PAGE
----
In the United States only rich people — known as accredited investors — were allowed to invest in private startups.
Back in the day, ‘computers’ were clerical personnel with mechanical calculators; they were the backbone of every financial services firm. Their salaries, and the office space to house them were huge fixed costs for the industry. The fees for financial services were necessarily high to cover those costs. To form an investment syndicate, track and disburse funds, it was simply not practical to accept investments below a minimum threshold. So solicitations to small investors had a high likelihood of being scams, and the regulations of the time reflected that reality. As technology marches on, the original rationale for the regulations go away, only to be replaced by vested interests that have evolved to exploit the regulations. Change is hard.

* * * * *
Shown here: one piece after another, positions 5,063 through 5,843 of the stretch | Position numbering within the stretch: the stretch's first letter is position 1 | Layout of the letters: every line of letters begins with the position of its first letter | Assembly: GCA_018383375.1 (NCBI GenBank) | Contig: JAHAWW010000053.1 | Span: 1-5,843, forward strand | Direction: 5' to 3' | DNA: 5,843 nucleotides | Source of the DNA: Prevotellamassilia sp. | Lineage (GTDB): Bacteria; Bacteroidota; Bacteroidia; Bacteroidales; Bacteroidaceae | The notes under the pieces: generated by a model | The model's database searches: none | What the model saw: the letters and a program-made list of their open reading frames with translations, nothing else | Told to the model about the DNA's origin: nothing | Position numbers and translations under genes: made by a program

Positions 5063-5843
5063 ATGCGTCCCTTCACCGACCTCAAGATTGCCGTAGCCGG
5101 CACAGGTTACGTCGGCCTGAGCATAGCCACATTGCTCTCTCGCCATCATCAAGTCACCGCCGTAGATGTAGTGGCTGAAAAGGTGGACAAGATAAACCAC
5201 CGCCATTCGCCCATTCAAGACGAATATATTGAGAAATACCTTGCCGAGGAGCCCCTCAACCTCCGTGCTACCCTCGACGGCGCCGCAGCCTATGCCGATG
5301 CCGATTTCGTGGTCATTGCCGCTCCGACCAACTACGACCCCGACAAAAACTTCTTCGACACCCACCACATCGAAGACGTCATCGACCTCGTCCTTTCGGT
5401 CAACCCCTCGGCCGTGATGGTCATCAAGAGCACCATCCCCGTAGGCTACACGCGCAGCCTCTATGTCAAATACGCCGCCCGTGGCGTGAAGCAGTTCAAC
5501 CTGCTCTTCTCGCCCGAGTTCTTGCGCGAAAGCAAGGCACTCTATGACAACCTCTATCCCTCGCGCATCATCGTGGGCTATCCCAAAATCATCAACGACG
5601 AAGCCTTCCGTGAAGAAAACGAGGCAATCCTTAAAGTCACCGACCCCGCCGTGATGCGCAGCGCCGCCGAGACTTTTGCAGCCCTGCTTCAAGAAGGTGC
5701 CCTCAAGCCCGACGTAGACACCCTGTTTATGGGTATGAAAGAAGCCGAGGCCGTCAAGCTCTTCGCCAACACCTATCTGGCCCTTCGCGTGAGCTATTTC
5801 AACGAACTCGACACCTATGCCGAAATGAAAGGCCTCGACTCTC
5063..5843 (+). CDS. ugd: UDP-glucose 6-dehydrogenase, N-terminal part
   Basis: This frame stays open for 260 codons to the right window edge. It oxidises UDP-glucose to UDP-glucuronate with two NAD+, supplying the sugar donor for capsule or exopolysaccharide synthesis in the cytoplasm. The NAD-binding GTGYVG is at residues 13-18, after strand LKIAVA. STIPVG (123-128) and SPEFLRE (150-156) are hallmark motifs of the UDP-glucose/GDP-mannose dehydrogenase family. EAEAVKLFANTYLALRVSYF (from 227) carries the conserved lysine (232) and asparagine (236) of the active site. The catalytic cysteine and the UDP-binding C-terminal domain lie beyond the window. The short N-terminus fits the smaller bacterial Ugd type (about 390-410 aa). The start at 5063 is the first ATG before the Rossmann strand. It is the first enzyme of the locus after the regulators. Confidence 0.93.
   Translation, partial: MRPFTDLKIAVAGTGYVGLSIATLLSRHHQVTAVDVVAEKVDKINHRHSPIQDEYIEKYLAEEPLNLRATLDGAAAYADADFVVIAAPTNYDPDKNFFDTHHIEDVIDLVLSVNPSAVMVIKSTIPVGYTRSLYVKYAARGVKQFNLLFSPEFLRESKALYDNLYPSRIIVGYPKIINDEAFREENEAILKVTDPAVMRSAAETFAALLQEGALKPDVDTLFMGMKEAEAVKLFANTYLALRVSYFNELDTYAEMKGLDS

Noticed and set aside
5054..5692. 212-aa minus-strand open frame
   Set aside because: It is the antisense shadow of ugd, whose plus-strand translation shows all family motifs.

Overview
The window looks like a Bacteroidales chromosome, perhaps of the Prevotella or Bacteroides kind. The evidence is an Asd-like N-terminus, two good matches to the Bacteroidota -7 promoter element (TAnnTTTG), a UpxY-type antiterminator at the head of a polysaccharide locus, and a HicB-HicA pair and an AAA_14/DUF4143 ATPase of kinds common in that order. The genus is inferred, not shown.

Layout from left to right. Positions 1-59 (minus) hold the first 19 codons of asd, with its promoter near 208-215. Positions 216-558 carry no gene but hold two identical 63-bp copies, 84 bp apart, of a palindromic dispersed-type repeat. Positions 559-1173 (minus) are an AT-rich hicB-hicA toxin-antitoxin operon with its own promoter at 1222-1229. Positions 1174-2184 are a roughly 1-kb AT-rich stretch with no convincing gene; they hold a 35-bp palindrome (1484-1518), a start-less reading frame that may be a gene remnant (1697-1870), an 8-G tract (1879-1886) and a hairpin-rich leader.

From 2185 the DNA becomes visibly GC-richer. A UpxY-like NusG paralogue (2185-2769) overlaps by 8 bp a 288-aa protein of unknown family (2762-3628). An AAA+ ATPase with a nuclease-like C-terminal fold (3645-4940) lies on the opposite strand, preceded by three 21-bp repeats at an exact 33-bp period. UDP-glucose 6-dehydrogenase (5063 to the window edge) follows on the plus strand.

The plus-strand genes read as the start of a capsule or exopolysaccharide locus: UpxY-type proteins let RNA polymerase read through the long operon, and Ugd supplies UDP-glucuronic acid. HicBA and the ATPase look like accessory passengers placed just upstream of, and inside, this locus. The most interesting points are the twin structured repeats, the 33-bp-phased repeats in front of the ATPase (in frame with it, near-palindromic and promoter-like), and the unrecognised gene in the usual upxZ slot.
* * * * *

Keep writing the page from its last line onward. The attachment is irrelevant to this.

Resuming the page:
Today, administering the investments of 954 people in 45 syndicates can be done part-time by one person with spreadsheets in the cloud. Should ‘civilians’ be allowed to play the angel investor game? All of the original reasons for excluding them from participating have long since gone away.
Don’t get me started on credit card fees, they come from the same era…